Former president Ford said yesterday that President Carter must "take a harder line with the Soviets" and tell them that "if they persist in their adventurism . . . in Africa," a new strategic arms treaty "is not a possibility."
Ford, who launched the diplomatic effort for a broader Strategic Arms Limitation Talks (SALT) pact with the Soviets during his two years in office, said he "would not rule out" using the SALT discussions in an effort to slow down Soviet and Cuban involvement in Africa.
"As strongly as I feel a good SALT II agreement is in our national interest," he told a press conference at the American Enterprise Institute, "I would not rule that out."
Ford's comments came just two days before his successor is scheduled to meet with Soviet Foreign Minister Andrei Gromyko to try to clear up the few remaining disagreements on a new SALT pact.
Carter has sought to avoid what he calls "linkage" between the arms talks and Soviet actions in Africa - a subject of increased public and private concern to the administration. Ford said he, too, wanted to avoid the word "linkage," but said there had to be "an interrelationship" between the two issues. He said it was "incredible" to suggest that the United States had no way to exert pressure on the Soviets or Cubans to reduce their intervention in African countries.
[Asked at his Chicago news conference yesterday about Ford's remarks, Carter said he thought Ford's "analysis is that we ought not necessarily to let Soviet action in other areas interfere with the progress of SALT. But he pointed out, and I agree, that unless the Soviets do honor the constraints on basic human rights, unless they also honor constraints on their involvement in places like Africa, that it will have a strong adverse effect on our country and make it much more difficult to sell to the American people and to have ratification in Congress of a SALT agreement should it be negotiated . . .]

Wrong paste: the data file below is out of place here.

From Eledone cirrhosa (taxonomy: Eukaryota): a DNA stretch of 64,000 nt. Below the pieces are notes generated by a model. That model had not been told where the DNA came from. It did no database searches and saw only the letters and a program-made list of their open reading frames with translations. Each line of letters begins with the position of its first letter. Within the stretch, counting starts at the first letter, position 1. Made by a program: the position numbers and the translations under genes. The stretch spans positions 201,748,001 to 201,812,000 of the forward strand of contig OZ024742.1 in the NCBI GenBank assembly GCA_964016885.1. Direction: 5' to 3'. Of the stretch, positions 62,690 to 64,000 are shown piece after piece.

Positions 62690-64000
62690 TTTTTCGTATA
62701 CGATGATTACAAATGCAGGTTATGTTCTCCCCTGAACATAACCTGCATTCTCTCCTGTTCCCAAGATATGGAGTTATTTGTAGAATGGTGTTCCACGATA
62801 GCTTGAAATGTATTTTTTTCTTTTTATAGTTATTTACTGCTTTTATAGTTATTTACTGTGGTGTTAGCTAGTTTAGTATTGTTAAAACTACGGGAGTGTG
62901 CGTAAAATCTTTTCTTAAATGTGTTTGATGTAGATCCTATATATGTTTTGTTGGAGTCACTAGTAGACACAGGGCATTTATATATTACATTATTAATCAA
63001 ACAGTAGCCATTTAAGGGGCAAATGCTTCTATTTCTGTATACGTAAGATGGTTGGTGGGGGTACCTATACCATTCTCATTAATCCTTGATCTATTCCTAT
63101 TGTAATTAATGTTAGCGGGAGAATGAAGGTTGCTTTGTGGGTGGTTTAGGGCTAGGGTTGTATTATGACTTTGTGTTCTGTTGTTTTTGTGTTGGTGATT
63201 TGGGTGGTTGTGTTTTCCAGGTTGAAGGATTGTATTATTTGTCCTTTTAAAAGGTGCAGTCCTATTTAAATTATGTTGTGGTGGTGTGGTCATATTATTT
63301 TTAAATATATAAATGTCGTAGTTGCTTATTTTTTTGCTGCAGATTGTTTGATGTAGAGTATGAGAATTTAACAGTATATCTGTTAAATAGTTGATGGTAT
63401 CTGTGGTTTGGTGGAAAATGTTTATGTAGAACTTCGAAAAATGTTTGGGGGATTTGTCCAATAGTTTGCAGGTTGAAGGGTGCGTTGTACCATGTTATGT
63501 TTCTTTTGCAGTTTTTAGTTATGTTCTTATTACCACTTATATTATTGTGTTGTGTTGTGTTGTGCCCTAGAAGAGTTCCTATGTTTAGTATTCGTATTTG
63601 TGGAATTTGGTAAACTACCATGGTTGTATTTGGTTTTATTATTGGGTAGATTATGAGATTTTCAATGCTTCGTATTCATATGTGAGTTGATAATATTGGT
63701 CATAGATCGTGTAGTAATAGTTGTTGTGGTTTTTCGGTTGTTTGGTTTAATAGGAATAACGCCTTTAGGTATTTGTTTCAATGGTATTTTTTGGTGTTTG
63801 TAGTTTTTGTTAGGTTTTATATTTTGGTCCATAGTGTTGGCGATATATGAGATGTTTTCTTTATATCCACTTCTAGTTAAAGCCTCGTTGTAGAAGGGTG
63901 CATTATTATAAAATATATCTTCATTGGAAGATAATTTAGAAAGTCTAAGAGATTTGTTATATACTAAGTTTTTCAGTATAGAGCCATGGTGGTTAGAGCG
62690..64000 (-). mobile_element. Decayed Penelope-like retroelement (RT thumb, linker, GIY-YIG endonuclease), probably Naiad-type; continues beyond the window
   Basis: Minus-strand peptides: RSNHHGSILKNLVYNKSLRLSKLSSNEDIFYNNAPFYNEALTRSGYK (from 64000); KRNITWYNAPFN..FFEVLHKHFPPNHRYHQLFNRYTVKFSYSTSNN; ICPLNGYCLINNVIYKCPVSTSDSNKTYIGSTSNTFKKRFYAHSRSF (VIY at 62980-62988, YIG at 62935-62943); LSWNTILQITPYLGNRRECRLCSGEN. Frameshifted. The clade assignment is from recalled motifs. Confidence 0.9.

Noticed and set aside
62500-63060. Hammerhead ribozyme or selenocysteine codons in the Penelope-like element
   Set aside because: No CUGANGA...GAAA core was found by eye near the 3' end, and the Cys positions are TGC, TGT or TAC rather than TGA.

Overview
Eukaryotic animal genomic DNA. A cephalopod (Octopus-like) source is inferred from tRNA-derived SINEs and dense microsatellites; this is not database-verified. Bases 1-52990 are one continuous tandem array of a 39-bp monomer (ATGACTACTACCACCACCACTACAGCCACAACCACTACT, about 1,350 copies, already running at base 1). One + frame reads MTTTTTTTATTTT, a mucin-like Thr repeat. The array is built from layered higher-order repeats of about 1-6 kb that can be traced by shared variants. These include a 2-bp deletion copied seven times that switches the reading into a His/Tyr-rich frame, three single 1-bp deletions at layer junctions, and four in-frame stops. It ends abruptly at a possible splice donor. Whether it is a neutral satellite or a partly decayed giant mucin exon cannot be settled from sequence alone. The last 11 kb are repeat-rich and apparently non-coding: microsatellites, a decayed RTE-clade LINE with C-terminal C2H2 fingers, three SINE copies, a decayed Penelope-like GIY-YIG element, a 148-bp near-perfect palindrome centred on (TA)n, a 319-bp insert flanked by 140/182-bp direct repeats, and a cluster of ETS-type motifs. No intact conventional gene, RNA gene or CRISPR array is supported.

["So I never have favored the establishment by me or Brezhnev of a linkage between the two, so that, if the Soviets and the Cubans stay in Ethiopia, for instance, we would cancel the SALT talks. I think that the SALT agreement is so important for our country, for the safety of the entire world, that we ought not to let any impediment come between us and the reaching of a successful agreement. "But there is no doubt that if the Soviets continue to abuse human rights, to punish people who are monitoring the Soviets compliance with the Helsinki agreement, which they signed on their own free will, and unless they show some constraints on their own involvement in Africa and on their sending Cuban troops to be involved in Africa, it will make it much more difficult to conclude a SALT agreement and to have it ratified once it is written."]
In a question-and-answer session studded with sharp criticisms of Carter's economic and foreign policy actions, the former president endorsed his successor's plea for greater freedom from congressional constraint in the conduct of international affairs.
"I have said repeatedly and emphatically that Congress has encroached much too far on the prerogatives of the commander in chief . . . to conduct foreign policy," Ford said.
"I hope that Congress will back off and give the president a freer hand to do what is right . . .," he said.
Carter has complained publicly in recent weeks of legislative restrictions on aid to African countries facing communist-backed military threats. Members of his administration have explored the possibility of lifting bans on military aid to one of those countries, Angola.
Ford recalled that he had tried to aid Angola when he was in the White House and had been blocked by Congress - a step he blamed for the victory of the Soviet-backed forces.
More recently, he said, the Carter administrations "mistake is not supporting an internal settlement in Rhodesia has whetted the appetite of the Cubans and the Soviet Union" for a proxy-takeover of that country.
On the domestic front, Ford labeled Carter's fiscal policies "a disaster" and said the Democratic administration "will have to take responsibility" for the resurgence of inflation he blamed on higher federal spending.
Despite the sharpness of his criticism of his successor. Ford remained noncommittal about his interest in a possible rematch with Carter in 1980, saying he would not make that decision for the next 12 to 18 months.
Asked about a Louis Harris-ABC News poll that showed him leading Carter, 48 to 43 percent, in a trial heat, Ford said, "I have a lot of time and there will be a lot of polls . . . We'll just wait and see."